Outside of a softening of the consequences, it is problematic from a general story telling perspective. How can the loss of life of villagers in a goblin raid remain poignant when someone can walk up and raise the victims? Why stop there? Why not raise random people of historical note? The King murdered? Bring ’em back? It only takes 10 minutes in some of these systems, so he might not even be missed! It cheapens the value of life and the story telling dynamic, and creates numerous plot holes that are hard to work around without clumsy artifice on the part of the GM.
And you shouldn’t do that! Resurrection and Raise Dead should be rare, almost wish-like events that are costly. Costly, painful rituals for a loved friend and companion, like we see in Conan the Barbarian. Some of these costs are built in, but if it’s just money, it’s a pittance (get a character to sacrifice their most powerful magic item and you’ll see them weep openly). Promises should be required to raise the dead. Oaths. Blood sacrifice.
Some of you might have played under old rules in OD&D that indicated that an elf could not be resurrected. We did, back in 1997, and when a elven ranger died at the hands of a certain Troll in the Temple of Elemental Evil, we all realized that he was DEAD DEAD, and it sobered the players that evening. When not long after, a paladin of St. Cuthbert was mostly devoured by rats, the drama of her resurrection was a story in itself; an epic race to the nearest city that had a priest of sufficient level to raise her, a debt undertaken, oaths sworn, and a battle with a cult of Iuzian priests fighting to interrupt the ritual. The resurrection became a story in itself, and carried weight.
It’s a hard choice to ditch resurrection or deny its availability to players. They will hate you for it, so you had better telegraph those decisions early on before it becomes a resource they anticipate. When the playing field is clear before hand, few have reason to complain (especially where the challenges are freely taken and understood). Games that let you know that they plan on killing you can be strangely refreshing, like Paranoia (giving you six clones is a good indicator of the cheapness of human life) or Dungeon Crawl Classics, where the 0-level funnel has you generate 3 to 4 peasants who try to try to survive a normal first level adventure (protip: your most unworthy character will always be the sole survivor). While seemingly depressing, the result is a certain lack of attachment for more lighthearted games, which is surprisingly welcome. Alternately, for more serious games, a grim determination and earnest concern for other characters becomes more pressing.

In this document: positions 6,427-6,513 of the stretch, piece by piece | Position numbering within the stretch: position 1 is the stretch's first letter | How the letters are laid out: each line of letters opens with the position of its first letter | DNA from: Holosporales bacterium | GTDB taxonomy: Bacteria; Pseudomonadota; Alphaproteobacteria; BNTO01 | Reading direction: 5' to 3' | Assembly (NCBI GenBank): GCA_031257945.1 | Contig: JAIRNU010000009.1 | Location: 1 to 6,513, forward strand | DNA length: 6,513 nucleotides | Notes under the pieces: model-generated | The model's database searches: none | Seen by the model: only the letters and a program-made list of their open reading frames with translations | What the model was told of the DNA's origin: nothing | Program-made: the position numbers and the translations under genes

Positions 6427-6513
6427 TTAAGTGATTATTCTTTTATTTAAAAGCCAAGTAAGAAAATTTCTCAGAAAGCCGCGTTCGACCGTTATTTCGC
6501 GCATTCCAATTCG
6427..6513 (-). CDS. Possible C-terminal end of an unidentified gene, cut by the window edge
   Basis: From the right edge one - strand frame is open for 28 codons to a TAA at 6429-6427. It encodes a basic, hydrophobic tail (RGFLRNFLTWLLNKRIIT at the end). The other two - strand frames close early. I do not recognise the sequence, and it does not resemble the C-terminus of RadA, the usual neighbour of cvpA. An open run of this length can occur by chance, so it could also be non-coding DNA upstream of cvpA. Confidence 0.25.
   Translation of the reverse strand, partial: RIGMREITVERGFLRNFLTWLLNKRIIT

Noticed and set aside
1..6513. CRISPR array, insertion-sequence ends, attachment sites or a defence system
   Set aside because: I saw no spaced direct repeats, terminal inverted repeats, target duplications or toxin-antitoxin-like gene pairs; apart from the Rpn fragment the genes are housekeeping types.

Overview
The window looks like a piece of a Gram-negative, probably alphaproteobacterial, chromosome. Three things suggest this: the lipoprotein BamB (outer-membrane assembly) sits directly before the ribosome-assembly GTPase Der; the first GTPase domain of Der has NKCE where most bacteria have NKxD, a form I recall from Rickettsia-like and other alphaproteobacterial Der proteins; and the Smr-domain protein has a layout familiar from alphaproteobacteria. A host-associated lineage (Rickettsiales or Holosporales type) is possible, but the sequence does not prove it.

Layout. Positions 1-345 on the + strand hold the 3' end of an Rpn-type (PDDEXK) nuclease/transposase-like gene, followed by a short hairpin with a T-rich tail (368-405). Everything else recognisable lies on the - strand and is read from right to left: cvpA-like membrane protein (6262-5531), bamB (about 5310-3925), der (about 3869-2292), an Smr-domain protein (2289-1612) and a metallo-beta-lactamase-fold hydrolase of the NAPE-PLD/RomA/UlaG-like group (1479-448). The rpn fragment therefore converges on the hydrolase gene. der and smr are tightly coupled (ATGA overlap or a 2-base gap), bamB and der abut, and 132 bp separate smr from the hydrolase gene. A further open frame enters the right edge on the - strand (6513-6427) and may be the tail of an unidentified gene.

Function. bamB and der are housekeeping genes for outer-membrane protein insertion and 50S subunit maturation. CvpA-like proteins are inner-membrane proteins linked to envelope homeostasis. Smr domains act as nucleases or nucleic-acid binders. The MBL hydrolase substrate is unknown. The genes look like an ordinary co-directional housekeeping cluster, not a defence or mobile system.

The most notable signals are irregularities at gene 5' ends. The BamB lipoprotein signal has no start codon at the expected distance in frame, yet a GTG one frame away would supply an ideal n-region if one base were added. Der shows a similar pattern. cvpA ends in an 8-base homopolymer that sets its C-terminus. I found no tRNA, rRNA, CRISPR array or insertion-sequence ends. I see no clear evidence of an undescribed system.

Perhaps the biggest downside to this approach is when it takes effect, and a favorite character is gone without the realistic possibility of a remedy. Sometimes, this can be a game-ending or campaign-ending event, especially if more than one character bites the bullet. My advice is to play through it and see if you can’t come out on the other side. That said, you know your players. The point, is to have fun (Commandment #10) so as long as folks are having a good time, it’s worth it, but remember you may have missed an opportunity for players and characters to grow a little, which could lead to even better results.
Try it on, or say you’re going to, and see how it changes your player’s play-style. You might just be surprised what the fear of death will do for your next game.
When I realized the 5th Edition was built with a mind to accommodate classic concepts, I started thinking what I do when any edition of D&D comes out…. TEMPLE OF ELEMENTAL EVIL.
I love this module, LOVE IT. When I was a kid I played it three times, read it cover to cover, and played it a few more times over the intervening years. I ran it for a group in college, and some variation of those characters and that group for 15 years. It, like the other classics of D&D (Slave Lords, Giants, and Demonweb Pits, to name a few) are amazing, iconic stories that are world defining. When I realized that quite a number of our local grognards had somehow missed the opportunity to play this classic, I knew it was time to see what 5th Edition Temple looked like.